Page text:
The National Polio Eradication Awareness Week
Apr 8, 2005 - 3:45:38 AM
The Department of Health in South Africa will be observing the National Polio Eradication Week from Monday 4 April to Sunday 10 April 2005 as part of the Health Month campaign that is focusing specifically on maternal and child health care in the country.
The campaign seeks to complement on the World Health Organisation 2005 World Health Day campaign slogan "Make Every Mother and Child Count" that emphasises global efforts towards the significant reduction of maternal death and child mortality.
This is in line with the Millennium Development Goals agreed on by the international community in 2000 to reduce maternal deaths by three-quarters and reduce child mortality by two-thirds by the year 2015.
During this week the Department of Health would seek to create awareness geared towards sensitising mothers, parents and communities in taking initiatives in employing available preventative measures to combat vaccine preventable child diseases such as polio and measles.
In South Africa it is recommended that children under the age of five be immunised against the most common childhood diseases. Immunisation should be administered at birth, 6 weeks, 10 weeks, 14 weeks, 9 months, 18 months and 5years of age. Childhood immunisations are given to prevent Polio, Tuberculosis, Diphtheria, Pertussis, Tetanus, Haemophilus Influenzae type B, Hepatitis B and Measles.
Dangerous childhood diseases such as measles and polio, with potential fatal complications - especially in small children - can be prevented most effectively. Parents are thus urged to ensure that their children receive their routine immunisations on time. If unsure about their children's immunisation status they can report to their nearest public health facility for screening and advice.
It has been years since a case of polio was detected in South Africa. The last case was reported in 1989. Similarly the last ten years have also been a relative quiet period in as far as measles outbreaks were concerned.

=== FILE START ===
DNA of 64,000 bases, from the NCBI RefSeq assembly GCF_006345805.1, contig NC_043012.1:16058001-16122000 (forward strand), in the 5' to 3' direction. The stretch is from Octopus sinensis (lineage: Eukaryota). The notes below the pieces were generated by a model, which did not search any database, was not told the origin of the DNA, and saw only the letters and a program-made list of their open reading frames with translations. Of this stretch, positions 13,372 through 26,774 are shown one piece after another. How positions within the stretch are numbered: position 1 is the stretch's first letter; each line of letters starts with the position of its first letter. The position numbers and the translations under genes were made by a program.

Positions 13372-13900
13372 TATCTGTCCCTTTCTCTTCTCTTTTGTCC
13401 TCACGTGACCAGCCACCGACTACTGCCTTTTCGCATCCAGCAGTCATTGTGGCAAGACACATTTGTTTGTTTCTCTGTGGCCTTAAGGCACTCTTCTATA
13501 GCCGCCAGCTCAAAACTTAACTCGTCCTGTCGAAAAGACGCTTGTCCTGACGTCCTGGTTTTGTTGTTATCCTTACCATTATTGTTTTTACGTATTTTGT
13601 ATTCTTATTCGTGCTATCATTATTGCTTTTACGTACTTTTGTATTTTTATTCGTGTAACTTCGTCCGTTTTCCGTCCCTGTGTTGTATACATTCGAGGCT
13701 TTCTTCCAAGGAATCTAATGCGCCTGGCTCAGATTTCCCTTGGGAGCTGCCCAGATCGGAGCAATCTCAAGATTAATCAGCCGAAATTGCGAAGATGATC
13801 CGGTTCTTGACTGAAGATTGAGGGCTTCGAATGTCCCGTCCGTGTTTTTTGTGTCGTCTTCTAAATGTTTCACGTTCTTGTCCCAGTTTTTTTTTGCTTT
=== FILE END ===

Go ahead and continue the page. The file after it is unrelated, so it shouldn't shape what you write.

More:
However last year the country started experiencing an upsurge of measles cases. Cases were reported in Gauteng, Mpumalanga, KwaZulu Natal, and the Western Cape and more recently in the Eastern Cape. This upsurge can be attributed to importation from neighbouring countries with poor immunisation coverage.
Therefore, as long as there are still sporadic cases of vaccine preventable diseases anywhere in the world, these diseases can easily be imported and spread within countries if all children have not been fully vaccinated.
Thus it is the responsibility and obligation of countries to ensure that standards recommended by the World Health Organisation (WHO) to reduce childhood vaccine related disease are attained. The set routine immunisation coverage target for fully immunised children under one year is 90%. Currently the overall routine immunisation coverage for South Africa stands at 82% but some of districts are still lagging behind with less than 60% immunisation coverage.
It is therefore critical that we endeavour to strengthen our disease surveillance mechanisms in order to ensure that potential importations are identified rapidly so that appropriate responses can be initiated.
Early signs to look out for in the case of polio include sudden onset of a floppy paralysis in one or more limbs. Symptoms for measles include a red rash, high fever, runny nose, red and watery eyes and coughing. Immunisation for childhood vaccine preventable disease are available free of charge at public health clinics.
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